The Chartered Institute of Marketing’s latest Marketing Trends Survey for Spring 2009 has revealed that many marketers believe the worst of the recession is over, although the rest of 2009 will remain extremely challenging.
The survey, conducted for The Institute by Ipsos MORI, reveals that the number of marketers who believe the UK economy will worsen in the next 12 months has halved to 34%, down from 70% in the Autumn 2008 survey. Likewise, those believing the UK economy will improve in the next 12 months has risen sharply to 26%, up from 11% in the Autumn 2008 survey.
When questioned about the prospects for their own organisation in the year ahead, more marketers believe business will improve (35%) than believe it will get worse (24%), reversing the decline in confidence seen in the previous four surveys.
However, marketers remain gloomy about the prospects for the rest of 2009. Almost three quarters (72%) of marketers surveyed said they did not think the UK economy would pull out of recession in 2009.
This is reflected in the all time low annual sales performance forecast for this financial year – a 0.7% increase – down from 3.1% in Autumn 2008 and down sharply from the 8.9% growth expected just two years ago.
As belts tighten, marketing spend is increasingly being focused on the activities that marketers believe deliver the best return on investment – CRM, PR and email marketing. In contrast, marketing spend on advertising (excluding online) is down 4.9%, reflecting the fact that 23% of those surveyed believed it delivers the worst return on investment.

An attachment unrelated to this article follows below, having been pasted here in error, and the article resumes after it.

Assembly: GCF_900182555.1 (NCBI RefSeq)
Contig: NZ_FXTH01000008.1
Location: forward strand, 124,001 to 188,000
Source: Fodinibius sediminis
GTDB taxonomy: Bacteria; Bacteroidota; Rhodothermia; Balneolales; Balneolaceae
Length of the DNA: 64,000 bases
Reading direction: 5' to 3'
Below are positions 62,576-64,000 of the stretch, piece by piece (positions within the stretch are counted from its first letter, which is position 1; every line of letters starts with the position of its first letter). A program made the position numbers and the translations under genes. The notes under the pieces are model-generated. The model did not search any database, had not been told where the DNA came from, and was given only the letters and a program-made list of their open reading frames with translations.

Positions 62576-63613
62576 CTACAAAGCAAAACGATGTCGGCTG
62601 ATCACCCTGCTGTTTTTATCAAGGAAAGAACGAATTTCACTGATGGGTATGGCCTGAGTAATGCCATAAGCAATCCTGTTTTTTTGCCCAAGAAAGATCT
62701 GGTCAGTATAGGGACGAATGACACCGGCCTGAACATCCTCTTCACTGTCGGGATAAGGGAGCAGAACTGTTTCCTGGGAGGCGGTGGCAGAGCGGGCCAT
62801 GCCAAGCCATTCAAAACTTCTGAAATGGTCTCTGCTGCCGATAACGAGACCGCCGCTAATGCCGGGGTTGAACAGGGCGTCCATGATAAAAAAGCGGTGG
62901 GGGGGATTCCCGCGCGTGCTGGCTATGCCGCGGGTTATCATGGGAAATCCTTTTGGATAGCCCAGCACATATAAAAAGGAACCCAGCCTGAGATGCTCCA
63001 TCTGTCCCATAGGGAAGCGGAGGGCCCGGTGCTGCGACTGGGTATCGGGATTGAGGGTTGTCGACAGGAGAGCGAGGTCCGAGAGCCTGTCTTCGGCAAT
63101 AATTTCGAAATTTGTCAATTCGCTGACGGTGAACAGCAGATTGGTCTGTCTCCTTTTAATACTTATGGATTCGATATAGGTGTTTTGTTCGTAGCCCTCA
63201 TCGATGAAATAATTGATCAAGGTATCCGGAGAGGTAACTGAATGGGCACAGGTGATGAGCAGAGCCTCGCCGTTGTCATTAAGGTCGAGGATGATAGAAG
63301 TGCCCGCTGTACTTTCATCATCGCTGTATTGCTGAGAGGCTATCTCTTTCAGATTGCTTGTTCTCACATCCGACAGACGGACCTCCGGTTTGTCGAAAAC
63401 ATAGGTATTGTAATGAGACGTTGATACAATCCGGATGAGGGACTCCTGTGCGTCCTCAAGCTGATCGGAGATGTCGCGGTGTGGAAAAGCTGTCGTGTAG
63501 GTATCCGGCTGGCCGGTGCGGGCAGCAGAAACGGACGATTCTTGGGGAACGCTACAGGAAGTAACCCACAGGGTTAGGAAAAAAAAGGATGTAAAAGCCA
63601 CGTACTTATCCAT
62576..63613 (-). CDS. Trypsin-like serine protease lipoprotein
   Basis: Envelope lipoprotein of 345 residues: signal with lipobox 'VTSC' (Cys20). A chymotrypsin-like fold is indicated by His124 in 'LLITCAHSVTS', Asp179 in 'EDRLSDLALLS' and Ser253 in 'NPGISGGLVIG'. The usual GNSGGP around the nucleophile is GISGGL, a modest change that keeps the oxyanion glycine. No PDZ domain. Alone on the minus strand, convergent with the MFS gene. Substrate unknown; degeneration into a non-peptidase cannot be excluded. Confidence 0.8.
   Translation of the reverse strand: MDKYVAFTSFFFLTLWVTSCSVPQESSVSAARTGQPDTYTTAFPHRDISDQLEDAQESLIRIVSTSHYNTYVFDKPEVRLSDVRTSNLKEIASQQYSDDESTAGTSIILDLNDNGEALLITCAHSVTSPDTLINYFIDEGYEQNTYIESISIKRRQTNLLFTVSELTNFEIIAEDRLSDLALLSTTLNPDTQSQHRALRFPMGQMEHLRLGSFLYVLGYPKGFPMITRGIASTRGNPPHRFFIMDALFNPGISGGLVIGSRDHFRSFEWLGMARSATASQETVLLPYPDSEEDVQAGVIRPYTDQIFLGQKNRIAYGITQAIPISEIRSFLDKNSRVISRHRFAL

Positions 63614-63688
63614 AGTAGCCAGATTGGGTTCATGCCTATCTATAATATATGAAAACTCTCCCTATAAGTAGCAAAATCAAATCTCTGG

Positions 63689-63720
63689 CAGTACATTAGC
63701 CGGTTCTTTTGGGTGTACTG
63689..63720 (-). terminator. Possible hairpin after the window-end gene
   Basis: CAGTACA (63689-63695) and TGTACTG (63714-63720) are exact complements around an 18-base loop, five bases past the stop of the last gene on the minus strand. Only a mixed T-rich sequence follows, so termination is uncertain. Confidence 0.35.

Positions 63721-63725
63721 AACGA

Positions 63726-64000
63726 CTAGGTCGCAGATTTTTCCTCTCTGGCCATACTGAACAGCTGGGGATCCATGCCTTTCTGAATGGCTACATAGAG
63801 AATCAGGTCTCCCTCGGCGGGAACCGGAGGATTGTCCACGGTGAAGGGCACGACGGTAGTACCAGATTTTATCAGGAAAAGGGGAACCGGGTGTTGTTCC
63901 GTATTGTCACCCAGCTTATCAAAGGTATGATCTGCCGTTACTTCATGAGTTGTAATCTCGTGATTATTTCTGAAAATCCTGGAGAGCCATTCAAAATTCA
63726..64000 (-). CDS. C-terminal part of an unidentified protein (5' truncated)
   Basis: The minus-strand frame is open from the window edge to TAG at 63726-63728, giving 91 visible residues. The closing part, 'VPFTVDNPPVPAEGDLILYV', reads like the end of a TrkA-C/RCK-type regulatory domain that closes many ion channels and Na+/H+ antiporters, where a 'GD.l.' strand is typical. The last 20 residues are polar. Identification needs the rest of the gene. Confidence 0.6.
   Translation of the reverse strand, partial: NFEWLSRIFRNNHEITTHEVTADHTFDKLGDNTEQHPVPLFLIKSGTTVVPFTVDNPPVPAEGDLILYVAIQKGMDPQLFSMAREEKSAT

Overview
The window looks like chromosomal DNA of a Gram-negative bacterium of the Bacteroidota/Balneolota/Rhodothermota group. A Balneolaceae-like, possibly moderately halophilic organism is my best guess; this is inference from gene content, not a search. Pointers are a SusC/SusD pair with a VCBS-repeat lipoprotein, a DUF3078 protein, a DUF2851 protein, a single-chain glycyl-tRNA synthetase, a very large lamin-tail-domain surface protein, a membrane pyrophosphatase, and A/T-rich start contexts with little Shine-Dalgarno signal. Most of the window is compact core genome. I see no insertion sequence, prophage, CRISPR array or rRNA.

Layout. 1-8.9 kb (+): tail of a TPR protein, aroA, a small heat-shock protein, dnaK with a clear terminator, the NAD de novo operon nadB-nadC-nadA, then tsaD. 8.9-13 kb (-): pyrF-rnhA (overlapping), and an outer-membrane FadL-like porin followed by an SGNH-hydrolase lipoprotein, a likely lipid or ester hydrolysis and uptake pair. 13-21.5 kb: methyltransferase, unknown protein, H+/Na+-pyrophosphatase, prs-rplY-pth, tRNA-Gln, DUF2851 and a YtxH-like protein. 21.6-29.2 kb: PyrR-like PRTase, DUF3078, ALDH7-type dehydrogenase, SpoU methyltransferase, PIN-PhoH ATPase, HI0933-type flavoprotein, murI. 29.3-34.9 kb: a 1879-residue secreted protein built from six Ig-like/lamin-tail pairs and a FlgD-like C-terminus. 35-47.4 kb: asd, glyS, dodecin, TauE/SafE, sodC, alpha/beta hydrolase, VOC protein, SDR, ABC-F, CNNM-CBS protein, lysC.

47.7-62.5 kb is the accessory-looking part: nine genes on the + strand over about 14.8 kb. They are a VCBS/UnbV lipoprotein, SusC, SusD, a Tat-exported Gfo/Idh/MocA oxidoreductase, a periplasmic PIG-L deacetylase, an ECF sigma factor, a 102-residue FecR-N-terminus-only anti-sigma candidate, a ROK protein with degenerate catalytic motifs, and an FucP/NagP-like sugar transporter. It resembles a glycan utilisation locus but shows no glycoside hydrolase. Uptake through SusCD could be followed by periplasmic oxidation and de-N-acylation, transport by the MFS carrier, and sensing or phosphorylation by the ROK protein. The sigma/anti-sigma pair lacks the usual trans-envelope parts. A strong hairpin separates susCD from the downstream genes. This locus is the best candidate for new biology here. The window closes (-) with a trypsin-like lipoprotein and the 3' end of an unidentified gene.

Marketers remain concerned about their employment prospects, with a third (32%) worried about losing their job in the next 12 months, including 45% of those in the technology and telecoms sector. In addition, 18% of those who are self-employed are worried that the recession will cause them to close their business in the year ahead.
Commenting on the findings, David Thorp, director of research and information at The Chartered Institute of Marketing said: “Despite fears over the economy and job prospects for the rest of 2009, it is clear that we are turning a corner in marketers’ confidence about the future. For now, marketers are wisely concentrating their spend in the most effective activities, and as we move into 2010, I’m convinced this more professional approach will stand them in good stead when the economy recovers.”